• Phase 1: 50 piglets introduced. Our tipping point of $3476 will pay for an initial 50 piglets, to be delivered to those families in the dump community who are not yet raising pigs. (In our video we said 40, but an accurate count has revealed 50 families currently without supplemental income from raising piglets.)
Additional phase 1 funds will be used to engage a veterinary doctor to speak with all of the dump families about bovine illnesses and reproduction. We will also keep funds in reserve to provide for medicines and transportation, as needed. An interpreter/coordinator will be paid a $45 per month (1500 Thai Bhat) stipend for 5 months (renewable), in order to facilitate Mae Sot logistics and ongoing communication with the dump community. This first phase will give the community the opportunity to observe how well the dump can sustain an increase in the population of piglets there. Since piglets tend to stay healthier in the dry season, our aim is to deliver the first 50 piglets to the dump in November/December 2013.
• Phase 2: 110 additional piglets introduced. Incorporating the lessons learned from introducing the first 50 piglets, the additional $7107 raised will enable us to continue pursuing the dump's plan of providing a second piglet to each of the 110 families who live at the dump. The delivery of a second piglet to each family might happen all at once at the beginning of another dry season, or it might happen in phases, depending on how fast the total budget is raised, and what we learn from introducing first 50.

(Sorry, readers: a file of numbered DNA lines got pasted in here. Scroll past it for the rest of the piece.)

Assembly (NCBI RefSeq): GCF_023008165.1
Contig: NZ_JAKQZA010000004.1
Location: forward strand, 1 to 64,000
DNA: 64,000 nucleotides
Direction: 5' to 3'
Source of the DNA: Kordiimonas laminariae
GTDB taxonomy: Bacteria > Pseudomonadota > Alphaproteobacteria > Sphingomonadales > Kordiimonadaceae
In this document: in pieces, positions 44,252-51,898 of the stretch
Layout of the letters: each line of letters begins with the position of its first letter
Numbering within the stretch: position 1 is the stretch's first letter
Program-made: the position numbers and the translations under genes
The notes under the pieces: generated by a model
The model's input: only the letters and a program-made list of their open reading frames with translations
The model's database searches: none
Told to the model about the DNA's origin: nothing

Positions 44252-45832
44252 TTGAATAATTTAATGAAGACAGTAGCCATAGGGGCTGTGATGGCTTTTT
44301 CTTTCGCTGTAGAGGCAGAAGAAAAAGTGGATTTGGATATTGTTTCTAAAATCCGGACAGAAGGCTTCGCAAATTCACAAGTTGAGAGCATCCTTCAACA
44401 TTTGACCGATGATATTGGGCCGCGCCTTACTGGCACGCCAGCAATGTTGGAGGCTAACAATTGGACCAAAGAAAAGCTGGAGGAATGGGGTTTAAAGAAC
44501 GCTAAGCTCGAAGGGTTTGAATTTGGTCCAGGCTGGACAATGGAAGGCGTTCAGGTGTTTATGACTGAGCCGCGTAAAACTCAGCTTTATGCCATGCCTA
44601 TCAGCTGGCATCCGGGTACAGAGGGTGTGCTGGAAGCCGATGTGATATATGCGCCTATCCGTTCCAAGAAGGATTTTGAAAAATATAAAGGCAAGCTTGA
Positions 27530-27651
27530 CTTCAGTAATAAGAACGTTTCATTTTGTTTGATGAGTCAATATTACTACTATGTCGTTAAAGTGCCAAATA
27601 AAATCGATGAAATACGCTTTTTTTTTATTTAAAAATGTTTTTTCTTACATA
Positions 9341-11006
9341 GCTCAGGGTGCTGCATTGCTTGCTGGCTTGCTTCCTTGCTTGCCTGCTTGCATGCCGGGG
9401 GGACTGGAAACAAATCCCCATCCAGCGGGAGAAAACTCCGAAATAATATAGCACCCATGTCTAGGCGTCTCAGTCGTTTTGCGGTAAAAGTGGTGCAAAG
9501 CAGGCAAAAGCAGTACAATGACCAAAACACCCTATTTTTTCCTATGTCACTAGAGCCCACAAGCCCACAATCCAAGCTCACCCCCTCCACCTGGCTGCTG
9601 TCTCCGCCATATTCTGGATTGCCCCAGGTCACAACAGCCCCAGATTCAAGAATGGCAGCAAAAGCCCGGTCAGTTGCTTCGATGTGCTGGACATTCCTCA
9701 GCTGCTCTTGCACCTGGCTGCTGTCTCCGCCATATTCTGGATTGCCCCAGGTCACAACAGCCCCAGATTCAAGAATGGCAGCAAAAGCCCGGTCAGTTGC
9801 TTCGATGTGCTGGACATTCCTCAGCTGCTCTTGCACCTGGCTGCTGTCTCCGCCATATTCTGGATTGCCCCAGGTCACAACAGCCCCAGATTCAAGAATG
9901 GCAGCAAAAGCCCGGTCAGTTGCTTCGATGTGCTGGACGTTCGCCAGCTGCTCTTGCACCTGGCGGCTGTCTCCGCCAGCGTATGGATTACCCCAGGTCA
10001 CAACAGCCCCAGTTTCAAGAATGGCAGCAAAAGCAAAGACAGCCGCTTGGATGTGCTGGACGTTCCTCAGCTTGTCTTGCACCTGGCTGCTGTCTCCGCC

If by chance we raise more funds than we need, or it turns out that the dump can't sustain all the piglets we've raised funds for, any funds remaining will be used - only after continued dialogue with the community - toward continued progress in achieving the community’s goal of getting kids off of the dump and into classrooms.
In the case we don't raise enough funds for 110 piglets in phase 2, we will focus first on families with school age children. In the interest of maintaining peace and harmony in the community, however, it is the headmen's clear preference that everyone should benefit from this initiative, and that the entire budget be raised.
Financial and virtual supporters of the Piglets for Progress campaign will be updated on the campaign's fundraising and delivery progress on at least a bi-monthly basis for 1 year, at both Startsomegood.com and PigletsforProgress.org. Our team is using a RACI framework for internally managing the funds raised by the Piglets for Progress campaign. RACI outlines to all involved who is Responsible, Accountable, Consulted and Informed. Our framework is publicly viewable and includes names and links to the people who are playing an active role. It even tells you how some awe-inspiring activist monks we know are involved in keeping us accountable. Piglets for Progress's Budgets and Expenditure Records will also be maintained in publicly viewable spreadsheets.
Some really great folks have contributed a lot to moving this effort forward, including:
Saya Saw Lwin Oo (a.k.a. Tar Eh).
Additional debts of gratitude are owed to the individuals listed on this page for their gracious company along the learning journey which has evolved into the Piglets for Progress campaign.
Thank you all for supporting this community. Please make your contribution today, and learn more about the Mae Sot trash dump families at PigletsforProgress.org.
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Change Through Collaboration